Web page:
Nosing Around in the Past – Thursday Thoughts

The sense of smell has a particularly close relationship with the recall of memories. Specific aromas produce instant vivid recollections in us quite unlike any other stimuli can.

Photograph of a man mowing the grass, accompanying the historytracings blog post “Nosing Around in the Past - Thursday Thoughts” from historytrace. Image copyright: www.freeimages.com / Andrea Kratzenberg.

For those of us who like nosing around in the past, researching our family history and gathering information about specific family moments or individuals, our own memories are key to recalling the recent past. Our recollections and those of other family members are often a helpful starting point to share family history information and ask others what they remember or know about past family generations. Memories are what make family lore.

For many people that experience of suddenly encountering a familiar aroma which is bound up with a particular memory can result in a flood of recollections which have been long archived in some neural recess. When this happens to me I am as much surprised by the sudden flash of memories, which bring with them strongly visual thoughts and feelings, colours and sounds, as I am surprised by the unexpected manifestation of that specific scent which acted as their trigger.

The ability aromas have to unlock memories is due to several neurological features.

The area of the brain which is responsible for processing aromas is called the olfactory bulb. This is sited in the human brain next to an area called the hippocampus, crucial to creating new memories of events. Tom Stafford writes: “Smell is unique among the senses in that it enters directly deep into the brain”. Unlike the other senses which send information to a relay station called the thalamus, information from aromas goes straight to the the olfactory bulb where it is processed. It is believed that this proximity to the hippocampus delivers the capability of aromas to quickly trigger memories. We have at least 1,000 different smell receptor types which enable incredibly complex smell differentiation. The neurological pathways for smell reception are so direct that this almost bypasses language and indeed it is notable how little language we have to describe the sheer variety of smells.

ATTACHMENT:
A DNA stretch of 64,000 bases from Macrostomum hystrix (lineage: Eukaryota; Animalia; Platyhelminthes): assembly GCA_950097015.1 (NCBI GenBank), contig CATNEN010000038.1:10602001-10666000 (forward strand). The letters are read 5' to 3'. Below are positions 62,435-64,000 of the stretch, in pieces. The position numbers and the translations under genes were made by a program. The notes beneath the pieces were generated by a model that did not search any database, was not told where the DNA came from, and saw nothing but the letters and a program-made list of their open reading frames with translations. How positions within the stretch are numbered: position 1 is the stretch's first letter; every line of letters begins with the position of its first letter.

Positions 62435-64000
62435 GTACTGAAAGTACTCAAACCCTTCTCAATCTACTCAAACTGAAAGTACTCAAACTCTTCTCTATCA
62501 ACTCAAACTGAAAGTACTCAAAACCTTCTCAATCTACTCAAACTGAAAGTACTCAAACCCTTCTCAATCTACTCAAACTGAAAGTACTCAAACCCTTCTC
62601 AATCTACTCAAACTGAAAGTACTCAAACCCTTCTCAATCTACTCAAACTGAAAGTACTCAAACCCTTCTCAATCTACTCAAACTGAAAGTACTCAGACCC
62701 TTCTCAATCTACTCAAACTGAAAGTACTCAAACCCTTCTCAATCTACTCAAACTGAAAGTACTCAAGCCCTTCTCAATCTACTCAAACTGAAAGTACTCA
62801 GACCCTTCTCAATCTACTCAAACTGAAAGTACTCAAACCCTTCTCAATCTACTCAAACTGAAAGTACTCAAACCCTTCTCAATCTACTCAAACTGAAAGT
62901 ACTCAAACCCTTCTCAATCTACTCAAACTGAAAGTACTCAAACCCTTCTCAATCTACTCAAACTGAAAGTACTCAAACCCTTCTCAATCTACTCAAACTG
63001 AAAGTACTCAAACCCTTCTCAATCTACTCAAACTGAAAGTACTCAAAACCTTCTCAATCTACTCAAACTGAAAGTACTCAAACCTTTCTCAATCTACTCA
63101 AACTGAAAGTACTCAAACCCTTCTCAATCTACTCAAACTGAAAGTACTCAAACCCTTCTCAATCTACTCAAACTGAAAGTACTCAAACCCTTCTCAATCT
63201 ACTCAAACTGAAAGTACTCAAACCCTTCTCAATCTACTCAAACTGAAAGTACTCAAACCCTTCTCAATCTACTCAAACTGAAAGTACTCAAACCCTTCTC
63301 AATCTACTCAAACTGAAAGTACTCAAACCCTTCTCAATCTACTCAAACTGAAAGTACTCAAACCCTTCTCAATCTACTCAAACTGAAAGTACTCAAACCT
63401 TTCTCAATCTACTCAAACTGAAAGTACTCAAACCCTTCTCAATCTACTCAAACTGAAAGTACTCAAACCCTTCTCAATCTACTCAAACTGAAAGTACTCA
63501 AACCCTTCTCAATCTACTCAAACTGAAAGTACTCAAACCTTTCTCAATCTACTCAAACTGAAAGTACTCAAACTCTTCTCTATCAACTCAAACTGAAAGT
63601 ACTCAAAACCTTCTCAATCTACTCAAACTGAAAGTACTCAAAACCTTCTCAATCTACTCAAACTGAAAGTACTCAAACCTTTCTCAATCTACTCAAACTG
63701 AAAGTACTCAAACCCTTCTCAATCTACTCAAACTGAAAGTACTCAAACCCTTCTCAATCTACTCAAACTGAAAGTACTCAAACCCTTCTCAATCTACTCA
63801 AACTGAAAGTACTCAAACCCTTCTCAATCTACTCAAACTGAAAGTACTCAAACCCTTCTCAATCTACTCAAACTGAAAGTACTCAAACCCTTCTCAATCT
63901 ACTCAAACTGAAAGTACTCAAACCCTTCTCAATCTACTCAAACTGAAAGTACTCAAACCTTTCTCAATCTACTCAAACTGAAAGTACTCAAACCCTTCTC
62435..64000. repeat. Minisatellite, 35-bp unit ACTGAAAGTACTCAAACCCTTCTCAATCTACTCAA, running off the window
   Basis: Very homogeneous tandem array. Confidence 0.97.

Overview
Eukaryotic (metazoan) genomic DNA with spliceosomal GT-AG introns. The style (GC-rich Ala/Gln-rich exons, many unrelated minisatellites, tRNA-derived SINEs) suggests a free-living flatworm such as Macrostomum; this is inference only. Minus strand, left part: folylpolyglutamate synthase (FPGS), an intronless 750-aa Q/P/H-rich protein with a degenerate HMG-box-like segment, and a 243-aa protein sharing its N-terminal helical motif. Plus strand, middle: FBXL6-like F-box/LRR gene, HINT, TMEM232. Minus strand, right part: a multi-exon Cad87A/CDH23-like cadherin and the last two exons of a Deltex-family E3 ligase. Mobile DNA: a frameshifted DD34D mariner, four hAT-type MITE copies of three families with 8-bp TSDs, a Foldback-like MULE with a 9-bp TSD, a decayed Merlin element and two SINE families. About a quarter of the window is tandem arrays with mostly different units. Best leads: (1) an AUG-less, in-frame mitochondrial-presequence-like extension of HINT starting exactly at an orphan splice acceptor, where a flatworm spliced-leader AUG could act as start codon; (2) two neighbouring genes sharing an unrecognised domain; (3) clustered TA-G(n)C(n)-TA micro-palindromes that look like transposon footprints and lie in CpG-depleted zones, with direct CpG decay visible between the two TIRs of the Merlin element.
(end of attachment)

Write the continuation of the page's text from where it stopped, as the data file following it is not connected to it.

If I asked you whether there were aromas which trigger memories for you, for example from your childhood or other significant life events, there are probably several which you can quickly point to with their associated memories.

They are often general everyday aromas which are all around us, such as cut grass and seaside spray which recall in us people and places or moments. Next time you find yourself surprised by a scent, try focusing on what memories it evokes in your mind’s eye, perhaps images and feelings. Note them down, exploring around them to see what else that trigger can help you recall.